I want to suggest, with some trepidation, that with the notable and honourable exception of the USGA's own site's comments on this matter, virtually all other commentators have simply misunderstood the crux of the ruling issue.

The crux of the matter is NOT that the ball was embedded in sand. (Let's all agree that it was so embedded).

Rather, the crux of the matter is WHERE it was embedded in sand.

As you note, the LR in effect on the Tour generally, is clearly written in Appendix 1B, 4a, page 556 in the Decisions book.

1. Rule 25-2 'begins' by affording a player relief from an embedded ball in any 'closely mown area' "through the green".

2. The LR EXTENDS the scope of situations where relief becomes available, to 'ANYWHERE through the green".

3. But, Exception 1 to that LR then qualifies and RESTRICTS the term "anywhere through the green" to exclude balls embedded in sand "in an area that is NOT closely mown" ( my emphasis throughout).

If the phrase within Exception 1 ("in an area that is not closely mown") is not to be considered to be superfluous, then we must reason that it is written with the intent of distinguishing between balls embedded " in sand in areas that are not closely mown" and those balls embedded in sand " in an area which is closely mown".

The Embedded in Sand + Closely mown area vs. Embedded in Sand + NOT Closely mown area is, in my opinion, what actually is at the heart of AM's ruling; yet it is precisely THAT distinction which virtually all commentators have failed to highlight and focus upon.

Your own note above " The 'fact' is that TW's ball was embedded in sand and no relief was available under the standard local rule for embedded balls through the green, that is implemented in most tournament events", is TRUE... but itself fails to identify WHY no relief is available and, perhaps, as with other commentators' pieces on this matter, thus leaves the impression that the 'being embedded in sand' was a sufficient condition to exclude relief; it was not! It was necessary, yes, but not sufficient: the fact that the area was not closely mown is the heart of the matter.

Since you may well disagree with me Barry, I would of course love to hear where you may feel I am in error.


KR said...

As per 20-1/0.7 Tiger could have lifted his ball to determine whether he was entitled to relief and if he was not ...then could have replaced it giving his fellow competitors an opportunity to observe this. If he had done that - please confirm that would not be a penalty.

Regards KR

Anonymous said...

I totally accept your statement.
Apart from this, a question remains.
`..the ball does not necessarily have to touch the soil to be considered embedded, e.g. grass or loose impediments may intervene between the ball and the soil.`(D 25-2/0.5.).
Does this not imply the possibility that a ball is embedded without touching the 'sand' ?

Barry Rhodes said...


Whilst everything you say is correct, I think that you are dealing in semantics and I do not agree that my explanation was in any way incomplete, though I certainly agree that many other commentators did get it wrong. In case, anyone has not followed your rationale let me clarify that players may always take relief for a ball that is embedded in sand in the fairway, or other areas cut to fairway length, as per Rule 25-2.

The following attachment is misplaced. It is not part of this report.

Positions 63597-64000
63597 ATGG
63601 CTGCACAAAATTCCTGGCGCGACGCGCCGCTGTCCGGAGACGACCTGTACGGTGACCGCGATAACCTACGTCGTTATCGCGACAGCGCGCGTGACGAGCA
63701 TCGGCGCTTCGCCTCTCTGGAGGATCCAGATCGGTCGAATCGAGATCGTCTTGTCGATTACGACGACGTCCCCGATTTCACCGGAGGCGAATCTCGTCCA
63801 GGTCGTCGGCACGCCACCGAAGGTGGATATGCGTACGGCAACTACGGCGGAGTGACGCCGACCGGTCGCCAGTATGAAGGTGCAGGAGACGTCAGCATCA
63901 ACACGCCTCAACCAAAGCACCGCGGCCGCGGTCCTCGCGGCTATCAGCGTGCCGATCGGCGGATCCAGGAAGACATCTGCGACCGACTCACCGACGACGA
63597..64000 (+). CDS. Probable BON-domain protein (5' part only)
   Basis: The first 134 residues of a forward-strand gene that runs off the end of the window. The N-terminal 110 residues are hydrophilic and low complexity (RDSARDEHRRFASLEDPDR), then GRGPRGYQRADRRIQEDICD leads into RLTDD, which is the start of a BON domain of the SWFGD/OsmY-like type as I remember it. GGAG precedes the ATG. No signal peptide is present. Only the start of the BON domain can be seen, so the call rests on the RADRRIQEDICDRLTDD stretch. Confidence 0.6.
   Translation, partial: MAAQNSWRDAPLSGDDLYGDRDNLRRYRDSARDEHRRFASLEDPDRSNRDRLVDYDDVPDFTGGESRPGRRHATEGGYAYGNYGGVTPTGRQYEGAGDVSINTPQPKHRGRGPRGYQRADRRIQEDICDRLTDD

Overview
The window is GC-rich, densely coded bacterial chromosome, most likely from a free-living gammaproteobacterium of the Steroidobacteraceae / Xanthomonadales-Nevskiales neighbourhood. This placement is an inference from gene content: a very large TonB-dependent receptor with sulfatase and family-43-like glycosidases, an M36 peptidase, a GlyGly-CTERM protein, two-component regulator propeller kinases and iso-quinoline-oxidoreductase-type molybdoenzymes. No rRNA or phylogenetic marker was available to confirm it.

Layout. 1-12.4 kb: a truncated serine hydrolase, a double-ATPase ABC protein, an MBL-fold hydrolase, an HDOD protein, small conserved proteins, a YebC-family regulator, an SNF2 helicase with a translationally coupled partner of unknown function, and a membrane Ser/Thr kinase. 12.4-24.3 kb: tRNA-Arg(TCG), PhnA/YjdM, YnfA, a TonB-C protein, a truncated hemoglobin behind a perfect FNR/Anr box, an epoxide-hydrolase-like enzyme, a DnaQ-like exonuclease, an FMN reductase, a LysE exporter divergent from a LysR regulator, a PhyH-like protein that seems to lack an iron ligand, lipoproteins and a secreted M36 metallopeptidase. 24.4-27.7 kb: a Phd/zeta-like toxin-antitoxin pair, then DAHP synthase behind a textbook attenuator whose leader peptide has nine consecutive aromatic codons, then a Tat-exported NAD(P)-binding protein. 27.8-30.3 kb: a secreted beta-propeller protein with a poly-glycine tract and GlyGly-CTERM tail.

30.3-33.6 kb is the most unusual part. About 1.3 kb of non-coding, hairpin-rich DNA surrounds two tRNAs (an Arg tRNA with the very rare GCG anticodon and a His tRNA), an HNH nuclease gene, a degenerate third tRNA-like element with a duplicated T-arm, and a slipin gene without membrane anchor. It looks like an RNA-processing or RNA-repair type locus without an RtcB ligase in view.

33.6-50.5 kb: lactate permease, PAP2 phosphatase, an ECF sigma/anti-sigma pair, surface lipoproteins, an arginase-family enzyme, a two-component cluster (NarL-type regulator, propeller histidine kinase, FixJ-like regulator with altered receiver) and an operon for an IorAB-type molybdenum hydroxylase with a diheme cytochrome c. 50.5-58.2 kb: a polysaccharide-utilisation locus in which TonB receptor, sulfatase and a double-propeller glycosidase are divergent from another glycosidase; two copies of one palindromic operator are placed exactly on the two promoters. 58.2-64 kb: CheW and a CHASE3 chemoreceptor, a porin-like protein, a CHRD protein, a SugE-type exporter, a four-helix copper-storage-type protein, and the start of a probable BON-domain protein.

In fact, I read the USGA explanation of the incident that you refer to and thought that it might confuse some readers where it says, "The ball was embedded in the sand, but since the ball was embedded in sand in an area which was not 'closely mown', the Local Rule did not apply." The Local Rule certainly did apply, because the ball was embedded 'through the green', but Exception 1 of the Local Rule meant that no relief was available. Again, this is a matter of semantics, but the sentence did confuse me until I thought about it and realised the point John Van der Borght was trying to make.


Barry Rhodes said...


This is exactly what Tiger did. He marked and lifted his ball in the presence of Martin Kaymer to see if the ball was embedded. They both agreed that it was. However, the point is that it did not matter whether the ball was embedded or not. As soon as Tiger touched his ball he incurred a penalty of one stroke under Rule 18-2a. He should then have replaced his ball where it was in the embedded lie. As he did not the penalty was increased for dropping and playing from the wrong place. There is no relief for a ball that is embedded in sand in an area that is not closely mown, unless there is a Local Rule that permits it (and the Local Rule in operation in this tournament did not because of Exception 1).


Barry Rhodes said...


I suppose that it is possible for a ball to be embedded in an area of sand without touching any sand, but in my opinion it is extremely unlikely. However, this has no relevance to the incident in question. Both Tiger and Martin Kaymer agreed that the ball was embedded in sand.


Anonymous said...

--Seeing the location on film and pictures I see only grass, vegetation etc. 'Extremely unlikely'? Not in my opinion. Also, Tiger is quoted as saying: '..we thought the ball to be embedded." He did not say 'embedded in sand'(contrary to your suggestion)." In fact, only Kaymer and Woods have seen the ball's exact lie. Nobody else. Not even McFee himself.
--Given the actual- widely accepted and not illogical- ruling, it's not useful speculating further. It is a pity that Woods did not make the cut. The extra attention for the rules, in particular the embedded ball, is a good thing.
--Luckily on my homecourse I do not see a spot where a ball could be embedded in grass, weeds or loose impediments, in the middle of a sandy area, not being a hazard.